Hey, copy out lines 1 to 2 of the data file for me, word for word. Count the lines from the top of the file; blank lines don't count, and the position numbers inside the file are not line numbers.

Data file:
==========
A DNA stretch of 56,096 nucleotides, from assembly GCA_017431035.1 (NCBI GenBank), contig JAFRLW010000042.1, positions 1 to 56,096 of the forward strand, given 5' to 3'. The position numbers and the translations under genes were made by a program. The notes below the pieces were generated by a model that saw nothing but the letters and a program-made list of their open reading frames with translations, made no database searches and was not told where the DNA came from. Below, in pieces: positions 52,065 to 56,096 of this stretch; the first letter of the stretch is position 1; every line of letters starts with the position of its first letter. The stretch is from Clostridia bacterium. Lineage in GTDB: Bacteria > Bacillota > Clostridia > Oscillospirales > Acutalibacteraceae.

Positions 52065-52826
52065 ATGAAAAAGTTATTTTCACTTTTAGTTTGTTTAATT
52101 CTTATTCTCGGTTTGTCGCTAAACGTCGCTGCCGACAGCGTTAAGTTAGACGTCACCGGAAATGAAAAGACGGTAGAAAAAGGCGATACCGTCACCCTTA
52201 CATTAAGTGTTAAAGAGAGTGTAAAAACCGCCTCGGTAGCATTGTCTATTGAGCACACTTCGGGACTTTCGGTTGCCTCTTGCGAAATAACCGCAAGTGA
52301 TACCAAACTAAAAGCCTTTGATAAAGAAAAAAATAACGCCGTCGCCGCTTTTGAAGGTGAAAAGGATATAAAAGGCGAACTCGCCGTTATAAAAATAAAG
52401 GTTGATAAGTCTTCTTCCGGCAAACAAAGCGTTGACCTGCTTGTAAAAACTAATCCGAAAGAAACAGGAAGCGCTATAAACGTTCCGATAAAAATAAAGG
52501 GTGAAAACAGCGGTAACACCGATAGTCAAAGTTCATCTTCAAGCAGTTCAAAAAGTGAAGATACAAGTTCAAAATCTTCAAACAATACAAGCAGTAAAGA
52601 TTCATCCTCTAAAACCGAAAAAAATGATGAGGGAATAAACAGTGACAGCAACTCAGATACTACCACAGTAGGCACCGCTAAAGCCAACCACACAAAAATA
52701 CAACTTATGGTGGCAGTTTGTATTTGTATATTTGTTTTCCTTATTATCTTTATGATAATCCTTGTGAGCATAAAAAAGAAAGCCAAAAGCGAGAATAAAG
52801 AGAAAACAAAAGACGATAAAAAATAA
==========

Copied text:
A DNA stretch of 56,096 nucleotides, from assembly GCA_017431035.1 (NCBI GenBank), contig JAFRLW010000042.1, positions 1 to 56,096 of the forward strand, given 5' to 3'. The position numbers and the translations under genes were made by a program. The notes below the pieces were generated by a model that saw nothing but the letters and a program-made list of their open reading frames with translations, made no database searches and was not told where the DNA came from. Below, in pieces: positions 52,065 to 56,096 of this stretch; the first letter of the stretch is position 1; every line of letters starts with the position of its first letter. The stretch is from Clostridia bacterium. Lineage in GTDB: Bacteria > Bacillota > Clostridia > Oscillospirales > Acutalibacteraceae.

Positions 52065-52826